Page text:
UN to Consider Statement on North Korea Missile Launch

United Nations (AP) -- The U.N. Security Council agreed at an emergency meeting late Wednesday to consider issuing a statement on the latest North Korean missile launch.

Malaysia's U.N. Ambassador Ramlan Bin Ibrahim, the current council president, told reporters after the closed meeting that "there was a general sense of condemnation by most members of the council."

He said the United States is drafting the text of a press statement "and we will have a look at it."

After North Korea's previous missile test, the U.S. also proposed a press statement, but diplomats said China insisted on language linking it to U.S. plans to place a high-tech missile defense system in South Korea. So the U.S. dropped the statement, the diplomats said, speaking on condition of anonymity because the talks were private.

The Security Council in March imposed the toughest sanctions on North Korea in two decades, reflecting growing anger at Pyongyang's latest nuclear test and rocket launch in defiance of a ban on all nuclear-related activity.

China, Russia and others expressed hope when it was adopted that the sanctions would lead to the immediate resumption of six-party talks aimed at the denuclearization of the Korean peninsula. North Korea withdrew from the talks in 2008.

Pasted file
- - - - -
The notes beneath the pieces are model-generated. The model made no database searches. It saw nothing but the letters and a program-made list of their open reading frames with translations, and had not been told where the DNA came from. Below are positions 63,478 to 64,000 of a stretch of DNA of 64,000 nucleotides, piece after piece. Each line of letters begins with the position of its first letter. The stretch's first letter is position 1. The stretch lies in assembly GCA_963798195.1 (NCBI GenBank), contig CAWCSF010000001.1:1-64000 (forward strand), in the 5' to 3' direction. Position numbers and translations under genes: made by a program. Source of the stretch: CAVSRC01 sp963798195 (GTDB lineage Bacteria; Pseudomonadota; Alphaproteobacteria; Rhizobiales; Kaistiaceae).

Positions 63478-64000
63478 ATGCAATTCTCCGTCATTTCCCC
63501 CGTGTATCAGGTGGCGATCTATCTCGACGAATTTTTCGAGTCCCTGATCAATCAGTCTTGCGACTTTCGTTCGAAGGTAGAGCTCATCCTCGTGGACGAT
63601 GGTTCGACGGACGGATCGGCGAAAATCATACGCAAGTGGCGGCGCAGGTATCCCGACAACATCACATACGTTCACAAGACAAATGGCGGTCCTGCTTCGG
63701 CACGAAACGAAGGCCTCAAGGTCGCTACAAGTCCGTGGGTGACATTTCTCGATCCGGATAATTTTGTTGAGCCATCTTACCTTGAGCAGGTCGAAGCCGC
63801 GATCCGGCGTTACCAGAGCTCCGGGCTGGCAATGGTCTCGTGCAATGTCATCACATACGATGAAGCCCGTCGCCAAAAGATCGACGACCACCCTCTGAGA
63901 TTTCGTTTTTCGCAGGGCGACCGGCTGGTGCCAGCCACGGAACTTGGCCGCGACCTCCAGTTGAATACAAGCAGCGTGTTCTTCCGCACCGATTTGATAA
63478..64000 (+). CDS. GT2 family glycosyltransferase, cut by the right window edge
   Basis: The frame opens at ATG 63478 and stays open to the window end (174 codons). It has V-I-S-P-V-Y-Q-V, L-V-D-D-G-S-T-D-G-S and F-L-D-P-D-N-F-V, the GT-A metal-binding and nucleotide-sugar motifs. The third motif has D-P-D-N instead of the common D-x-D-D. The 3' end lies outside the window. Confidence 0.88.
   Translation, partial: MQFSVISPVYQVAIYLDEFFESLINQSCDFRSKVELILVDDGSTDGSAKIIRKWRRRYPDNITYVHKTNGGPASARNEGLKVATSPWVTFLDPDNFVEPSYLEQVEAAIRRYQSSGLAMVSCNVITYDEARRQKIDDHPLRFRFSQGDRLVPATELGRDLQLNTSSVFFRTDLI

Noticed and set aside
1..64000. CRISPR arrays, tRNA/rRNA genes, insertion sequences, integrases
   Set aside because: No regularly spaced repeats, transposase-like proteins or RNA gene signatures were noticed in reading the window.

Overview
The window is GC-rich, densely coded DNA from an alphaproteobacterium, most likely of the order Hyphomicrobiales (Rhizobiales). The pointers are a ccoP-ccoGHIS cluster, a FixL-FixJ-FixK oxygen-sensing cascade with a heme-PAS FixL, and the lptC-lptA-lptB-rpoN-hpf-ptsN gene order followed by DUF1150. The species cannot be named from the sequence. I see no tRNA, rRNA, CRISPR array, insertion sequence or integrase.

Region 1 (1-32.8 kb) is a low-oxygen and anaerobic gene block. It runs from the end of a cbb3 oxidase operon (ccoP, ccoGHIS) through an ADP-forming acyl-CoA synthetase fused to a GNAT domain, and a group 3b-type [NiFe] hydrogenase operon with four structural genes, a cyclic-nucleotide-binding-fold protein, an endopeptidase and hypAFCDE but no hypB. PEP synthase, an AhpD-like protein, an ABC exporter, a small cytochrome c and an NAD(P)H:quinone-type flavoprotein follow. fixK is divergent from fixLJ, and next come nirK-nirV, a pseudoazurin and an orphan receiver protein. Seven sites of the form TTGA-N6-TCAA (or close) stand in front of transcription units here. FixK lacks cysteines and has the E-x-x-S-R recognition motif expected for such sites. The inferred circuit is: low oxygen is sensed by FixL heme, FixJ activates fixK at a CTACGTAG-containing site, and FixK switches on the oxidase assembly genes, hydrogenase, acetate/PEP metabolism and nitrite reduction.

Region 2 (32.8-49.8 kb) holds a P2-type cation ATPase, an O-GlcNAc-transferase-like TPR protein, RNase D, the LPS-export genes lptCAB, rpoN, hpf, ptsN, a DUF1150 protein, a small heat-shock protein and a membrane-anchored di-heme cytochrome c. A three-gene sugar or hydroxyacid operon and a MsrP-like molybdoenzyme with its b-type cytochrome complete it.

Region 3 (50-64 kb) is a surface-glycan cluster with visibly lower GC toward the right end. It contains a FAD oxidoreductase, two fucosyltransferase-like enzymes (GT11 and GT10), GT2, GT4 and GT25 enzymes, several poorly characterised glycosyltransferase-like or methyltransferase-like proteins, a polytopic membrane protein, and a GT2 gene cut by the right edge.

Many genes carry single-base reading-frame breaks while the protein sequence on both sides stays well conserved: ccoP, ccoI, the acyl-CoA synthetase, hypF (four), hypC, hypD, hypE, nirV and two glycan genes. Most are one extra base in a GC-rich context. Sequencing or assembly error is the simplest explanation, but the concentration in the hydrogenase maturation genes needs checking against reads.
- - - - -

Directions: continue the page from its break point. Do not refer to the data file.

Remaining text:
But the North has continued to launch ballistic missiles and tensions have mounted. Wednesday's launch came two days after the U.S. and South Korea began military exercises, prompting North Korean threats of retaliation for the military drills, which it views as an invasion rehearsal.

Russia's deputy U.N. ambassador Petr Iliichev, asked about Wednesday's meeting, said there was the "usual condemnation for violation of resolutions."

But he said council members also stressed the "responsibility of the regional actors" for not implementing the March resolution and finding a way "for stabilization (and a) political, diplomatic, political solution to the problem."

The U.S. and Japan called for the emergency meeting after North Korea fired a ballistic missile from a submarine earlier Wednesday.

South Korean officials said the missile flew about 500 kilometers (310 miles), the longest distance achieved by the North for such a weapon.

That means all of South Korea, and possibly parts of Japan, are within its striking distance.

Secretary-General Ban Ki-moon said the missile launch, "in defiance of the united call of the international community to reverse its course, is deeply troubling," according to U.N. spokesman Stephane Dujarric.

"Not only are such actions a clear violation of relevant Security Council resolutions but they also undermine peace and stability in the Korean peninsula," Dujarric said.

The secretary-general called on North Korea "to take steps necessary to de-escalate the situation and return to dialogue on denuclearization," he said.

A North Korean nuclear test in January and a series of missile launches by Pyongyang have all been carried out in violation of Security Council resolutions.

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